Defense, prosecution rest in case of Marine accused in musician's death
MARINE CORPS BASE QUANTICO, Va. — Among the many charges against a Marine accused of killing a Romanian rock star during an auto accident last December, negligent homicide remains “the big enchilada” in the case, the investigating officer said Tuesday.
As both the defense and prosecution wrapped up their cases, investigating officer Marine Lt. Col. Stewart Couch expressed concerns over possible duplications in the charges against Staff Sgt. Christopher R. VanGoethem, as well as the evidence for some of those accusations.
The real heart of the case, Couch stressed, is “the nature of that intersection,” and the role it played in the accident that occurred Dec. 4 about 4:30 a.m. local time.
“Can we all agree [negligent homicide] is the big enchilada here?” Couch asked both teams.
VanGoethem, 32, is a former commander of the Marine security detachment at the U.S. Embassy in Bucharest.
He is facing charges that stem from an accident that killed 50-year-old Teofil Peter, veteran producer and bassist for the rock band Compact.
During the two days of the hearing, Couch heard extensive — and conflicting — testimony about the accident scene from a Virginia State trooper and crash expert and a Naval Criminal Investigation Service agent.
But as the case closed, lead prosecutor Marine Capt. Charles Miracle told Couch the configuration of the intersection didn’t matter.
“Whatever the intersection is, good or bad … the fact doesn’t change that he’s been through there before,” Miracle said.
Chief defender Marine Maj. Phillip Stackhouse disagreed.
“At minimum, [the intersection’s design] would be [a] mitigating” factor if VanGoethem were found guilty of the charge, Stackhouse said. “But I don’t think you can even get there.”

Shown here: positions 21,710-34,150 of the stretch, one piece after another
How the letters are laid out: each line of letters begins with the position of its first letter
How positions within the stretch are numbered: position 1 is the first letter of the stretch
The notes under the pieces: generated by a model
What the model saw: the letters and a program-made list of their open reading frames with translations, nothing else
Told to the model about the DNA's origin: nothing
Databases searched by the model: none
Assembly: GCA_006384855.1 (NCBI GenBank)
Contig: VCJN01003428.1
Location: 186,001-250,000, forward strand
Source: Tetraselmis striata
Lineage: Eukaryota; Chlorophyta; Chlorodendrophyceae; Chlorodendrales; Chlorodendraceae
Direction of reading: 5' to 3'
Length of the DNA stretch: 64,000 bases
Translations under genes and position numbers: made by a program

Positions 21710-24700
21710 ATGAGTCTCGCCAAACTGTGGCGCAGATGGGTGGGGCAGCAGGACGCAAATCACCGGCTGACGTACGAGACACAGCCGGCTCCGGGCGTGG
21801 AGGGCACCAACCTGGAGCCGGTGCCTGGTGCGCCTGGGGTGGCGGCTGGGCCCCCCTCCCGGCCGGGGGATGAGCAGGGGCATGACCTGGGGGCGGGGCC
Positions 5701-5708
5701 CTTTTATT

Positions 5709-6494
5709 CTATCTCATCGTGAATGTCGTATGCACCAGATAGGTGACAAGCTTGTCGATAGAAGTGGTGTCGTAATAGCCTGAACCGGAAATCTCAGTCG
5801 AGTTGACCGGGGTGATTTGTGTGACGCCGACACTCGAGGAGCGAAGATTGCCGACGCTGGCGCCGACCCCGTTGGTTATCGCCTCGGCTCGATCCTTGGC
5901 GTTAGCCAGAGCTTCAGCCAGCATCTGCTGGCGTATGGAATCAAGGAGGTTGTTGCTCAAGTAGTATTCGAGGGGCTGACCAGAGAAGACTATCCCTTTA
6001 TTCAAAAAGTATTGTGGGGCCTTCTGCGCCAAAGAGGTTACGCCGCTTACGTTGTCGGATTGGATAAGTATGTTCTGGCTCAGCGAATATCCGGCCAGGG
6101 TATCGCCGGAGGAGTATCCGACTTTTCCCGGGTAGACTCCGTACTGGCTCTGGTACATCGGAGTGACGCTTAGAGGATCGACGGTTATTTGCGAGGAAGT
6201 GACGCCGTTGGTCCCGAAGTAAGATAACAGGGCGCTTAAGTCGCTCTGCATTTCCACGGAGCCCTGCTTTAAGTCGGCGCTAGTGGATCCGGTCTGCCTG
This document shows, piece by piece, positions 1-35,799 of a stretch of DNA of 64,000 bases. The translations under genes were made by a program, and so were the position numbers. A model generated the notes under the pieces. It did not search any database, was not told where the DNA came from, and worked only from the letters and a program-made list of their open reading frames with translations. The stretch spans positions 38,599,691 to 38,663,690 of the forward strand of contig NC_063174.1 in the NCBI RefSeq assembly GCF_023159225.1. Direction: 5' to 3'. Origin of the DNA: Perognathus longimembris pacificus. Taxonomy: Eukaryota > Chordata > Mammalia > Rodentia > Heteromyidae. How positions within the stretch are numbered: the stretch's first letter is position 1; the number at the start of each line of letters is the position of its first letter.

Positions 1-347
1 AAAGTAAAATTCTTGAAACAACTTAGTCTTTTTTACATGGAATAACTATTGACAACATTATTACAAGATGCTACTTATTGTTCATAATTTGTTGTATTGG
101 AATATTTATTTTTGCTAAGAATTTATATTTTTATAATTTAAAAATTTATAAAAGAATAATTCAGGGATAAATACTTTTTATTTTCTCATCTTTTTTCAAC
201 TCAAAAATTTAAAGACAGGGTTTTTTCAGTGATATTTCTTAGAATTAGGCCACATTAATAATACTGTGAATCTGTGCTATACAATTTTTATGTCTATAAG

Stackhouse noted that according to earlier testimony from the crash expert, VanGoethem was driving below the posted speed limit at the time of the crash, while the cab was driving above it.
“The fact that he wasn’t speeding should carry a lot of weight,” Stackhouse said.
Couch said he has “serious concerns” over the government’s “drunk and disorderly” charge against VanGoethem, which involved an earlier auto accident March 1, 2004, when the staff sergeant ran his personal automobile, a 1967 Trebant, into a tree.
In addition to two statements from U.S. Embassy personnel, the prosecution’s case was based on sworn statements by three Romanian security employees at the Embassy, not blood alcohol measurements.
In their statements submitted to the court, none of the five witnesses to VanGoethem’s behavior after the crash concluded that VanGoethem was drunk, although some said they suspected he had been drinking.
“I don’t think there’s any evidence,” Couch said.
Couch said there is “absolutely no evidence” that VanGoethem’s alleged adultery had proved “prejudicial to good order and discipline” and discredited the Marine Corps, as the staff sergeant has been charged.
Couch said he “did kind of a double-take on those solicitation charges,” which allege VanGoethem asked his mistress to erase e-mails and, later, to lie about their whereabouts on Dec. 3 and 4, 2004.
Couch noted that Ilse Wentworth, the woman in question, had not been located in time to testify.
“We didn’t hear from her,” Couch said. “That’s evidence that’s completely lacking.”
Couch also said he also found the prosecution’s evidence that VanGoethem viewed pornography on his government computer “fairly scant.”
Couch isn’t expected to release his recommendations regarding VanGoethem to the convening authority, Col. William E. Rizzio, commander of the Marine Security Guard Battalion at Quantico, for at least another two weeks, according to a Quantico spokesman, Marine 2nd Lt. Brian Donnelly.
Rizzio has the option of adopting Crouch’s recommendations, or mandating his own treatment of the case.
Meanwhile, in an interview with Romanian television outlet Antena 1, Peter’s son, Teofil Peter Jr., said he likely will seek emotional damages from the Marine, though has not specified any dollar amount.
In his closing argument, Stackhouse asked “for a recommendation that [VanGoethem’s] punishment be handled administratively, or handled in a lower form” than a general court martial, the equivalent of a criminal trial.
“We believe there is only some evidence for a few of these” charges, Stackhouse said.
Stripes editor Pat Dickson contributed to this report from Washington.